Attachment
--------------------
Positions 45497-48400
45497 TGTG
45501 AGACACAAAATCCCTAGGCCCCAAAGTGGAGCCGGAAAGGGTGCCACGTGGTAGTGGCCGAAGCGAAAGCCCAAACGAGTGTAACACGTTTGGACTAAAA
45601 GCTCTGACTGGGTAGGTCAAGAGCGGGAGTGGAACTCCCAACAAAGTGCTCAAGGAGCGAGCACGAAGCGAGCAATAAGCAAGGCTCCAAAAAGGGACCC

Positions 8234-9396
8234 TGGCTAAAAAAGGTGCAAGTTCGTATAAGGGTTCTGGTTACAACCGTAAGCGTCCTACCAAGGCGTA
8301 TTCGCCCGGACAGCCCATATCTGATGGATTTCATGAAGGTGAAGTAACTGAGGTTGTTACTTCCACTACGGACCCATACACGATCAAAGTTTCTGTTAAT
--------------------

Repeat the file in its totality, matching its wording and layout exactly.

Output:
Positions 45497-48400
45497 TGTG
45501 AGACACAAAATCCCTAGGCCCCAAAGTGGAGCCGGAAAGGGTGCCACGTGGTAGTGGCCGAAGCGAAAGCCCAAACGAGTGTAACACGTTTGGACTAAAA
45601 GCTCTGACTGGGTAGGTCAAGAGCGGGAGTGGAACTCCCAACAAAGTGCTCAAGGAGCGAGCACGAAGCGAGCAATAAGCAAGGCTCCAAAAAGGGACCC

Positions 8234-9396
8234 TGGCTAAAAAAGGTGCAAGTTCGTATAAGGGTTCTGGTTACAACCGTAAGCGTCCTACCAAGGCGTA
8301 TTCGCCCGGACAGCCCATATCTGATGGATTTCATGAAGGTGAAGTAACTGAGGTTGTTACTTCCACTACGGACCCATACACGATCAAAGTTTCTGTTAAT